Iranian President Mahmoud Ahmadinejad arrived in Cairo on Tuesday for the Organization of Islamic Cooperation summit and was warmly greeted by Egyptian President Mohamed Morsi with a red-carpet welcome and a military honor guard. The two also exchanged kisses on the cheek. The three-day summit marks the first time an Iranian president has visited Egypt since the 1979 Iranian Revolution and the subsequent deterioration of their relations. Indeed, former Egyptian President Anwar Sadat made policy decisions that stood at odds with the Iranian regime such as establishing a peace treaty with Israel and becoming an ally of the United States and Europe. Previously, the U.S. had used Egypt as a bulwark against the meddling nature of the regime in Tehran.
Egyptian President Mohamed Morsi greets Mahmoud Ahmadinejad at Cairo airport. (Photo: Handout/EPA)
According to a security official, the two leaders discussed their differing positions on Syria. Their disagreement has brought the wider Sunni-Shiite conflict to the fore as Morsi, the leader of the Sunni Muslim Brotherhood in the majority Sunni state of Egypt has called for Syrian President al-Asad to step down. In contrast, Iran remains Asad’s biggest backer as he continues to slaughter Sunnis in Syria. In September, Morsi offered incentives to Ahmadinejad to end his support for the Syrian regime including the offer of greater diplomatic recognition to Iran. It is hardly surprising that Tehran balked at the offer.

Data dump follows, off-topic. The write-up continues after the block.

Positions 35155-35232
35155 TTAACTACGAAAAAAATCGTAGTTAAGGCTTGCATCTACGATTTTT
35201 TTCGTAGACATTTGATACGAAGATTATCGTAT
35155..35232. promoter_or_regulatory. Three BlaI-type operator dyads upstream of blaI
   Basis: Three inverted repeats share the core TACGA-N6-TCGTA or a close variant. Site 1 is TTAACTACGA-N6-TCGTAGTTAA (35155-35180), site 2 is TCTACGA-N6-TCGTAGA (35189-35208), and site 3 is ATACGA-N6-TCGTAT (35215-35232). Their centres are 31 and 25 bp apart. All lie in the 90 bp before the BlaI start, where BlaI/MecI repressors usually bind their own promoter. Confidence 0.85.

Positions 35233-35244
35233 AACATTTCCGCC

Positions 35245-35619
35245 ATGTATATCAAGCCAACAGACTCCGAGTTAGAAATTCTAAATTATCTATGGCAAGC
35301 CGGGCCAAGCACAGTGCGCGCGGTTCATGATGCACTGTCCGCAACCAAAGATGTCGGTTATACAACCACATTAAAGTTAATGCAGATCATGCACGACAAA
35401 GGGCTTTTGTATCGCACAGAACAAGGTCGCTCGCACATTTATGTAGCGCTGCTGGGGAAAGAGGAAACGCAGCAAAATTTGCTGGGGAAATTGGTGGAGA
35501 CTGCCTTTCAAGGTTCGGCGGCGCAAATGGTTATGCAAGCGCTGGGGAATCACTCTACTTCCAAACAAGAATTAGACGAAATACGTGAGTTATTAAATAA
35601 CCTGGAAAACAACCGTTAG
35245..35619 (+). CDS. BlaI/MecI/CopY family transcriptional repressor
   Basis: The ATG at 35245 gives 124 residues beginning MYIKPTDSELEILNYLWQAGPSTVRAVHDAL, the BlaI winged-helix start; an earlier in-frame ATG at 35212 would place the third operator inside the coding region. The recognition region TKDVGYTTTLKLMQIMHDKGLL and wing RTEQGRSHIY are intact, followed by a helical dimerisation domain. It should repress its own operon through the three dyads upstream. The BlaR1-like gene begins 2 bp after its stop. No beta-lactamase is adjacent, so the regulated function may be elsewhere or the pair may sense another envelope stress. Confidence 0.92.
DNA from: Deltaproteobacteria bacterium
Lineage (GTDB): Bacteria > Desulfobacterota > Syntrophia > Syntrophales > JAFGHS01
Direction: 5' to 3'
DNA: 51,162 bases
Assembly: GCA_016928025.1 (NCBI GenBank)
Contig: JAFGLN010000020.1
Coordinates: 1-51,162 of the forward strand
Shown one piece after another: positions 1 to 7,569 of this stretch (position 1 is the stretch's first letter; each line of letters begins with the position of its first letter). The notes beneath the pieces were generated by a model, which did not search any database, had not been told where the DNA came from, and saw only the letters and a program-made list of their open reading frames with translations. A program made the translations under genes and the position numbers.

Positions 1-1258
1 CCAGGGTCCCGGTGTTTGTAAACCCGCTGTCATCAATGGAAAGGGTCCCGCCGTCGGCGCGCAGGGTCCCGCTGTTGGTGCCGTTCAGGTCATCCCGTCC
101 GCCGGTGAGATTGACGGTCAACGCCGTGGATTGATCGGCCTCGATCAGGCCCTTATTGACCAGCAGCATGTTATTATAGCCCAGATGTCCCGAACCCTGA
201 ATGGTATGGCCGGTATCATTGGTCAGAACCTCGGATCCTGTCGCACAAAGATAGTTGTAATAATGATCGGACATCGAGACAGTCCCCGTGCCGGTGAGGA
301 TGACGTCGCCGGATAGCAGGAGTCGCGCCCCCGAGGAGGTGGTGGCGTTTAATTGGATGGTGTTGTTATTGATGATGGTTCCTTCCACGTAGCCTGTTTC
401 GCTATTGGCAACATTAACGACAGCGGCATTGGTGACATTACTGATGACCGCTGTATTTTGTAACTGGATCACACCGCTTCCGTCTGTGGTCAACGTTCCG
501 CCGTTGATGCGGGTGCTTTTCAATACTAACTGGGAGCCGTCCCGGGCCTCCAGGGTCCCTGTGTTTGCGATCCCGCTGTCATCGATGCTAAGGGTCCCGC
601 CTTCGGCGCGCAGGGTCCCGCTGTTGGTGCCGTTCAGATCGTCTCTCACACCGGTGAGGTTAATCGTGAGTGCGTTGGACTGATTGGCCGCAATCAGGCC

Contrary to Morsi’s warm welcome, not everyone in Cairo greeted the Iranian president with open arms. While entering the holy Sunni mosque of Al-Azhar in downtown Cairo, a anti-Iranian protester threw his shoes at Ahmadinejad. At a meeting inside the mosque with top Sunni Muslim scholar Sheikh Ahmed Al-Tayeb, the Sheikh warned Ahmadinejad not to interfere in the affairs of the Gulf states and to uphold the rights of the Sunni population in Iran. The Sunni cleric also condemned the violence in Syria, with one of the Sheikh’s aids later describing the meeting as “tense.”
Ahmadinejad stated in a press conference that he would continue to hold bilateral talks with the purpose of strengthening the relationship between Tehran and Cairo. He offered to “help rescue Egypt’s failing economy” by providing a “big credit line.” Nevertheless, it remains unclear how much Tehran can realistically do with Western sanctions and its own devalued currency. For its part, Egypt’s economic troubles and recent drop in foreign currency reserves will likely pose a problem for Morsi, especially as he tries to maintain his relationship with the West. It is in Morsi’s interest to continue receiving the $1.3 billion in U.S. military aid and the $4.8 billion IMF loan–all of which may depend on whether the Egyptian leader aligns his country more with the West or with Iran. Ahmadinejad’s visit to Cairo therefore demonstrates yet another delicate balancing act by Morsi that will be followed closely in Washington and Tehran.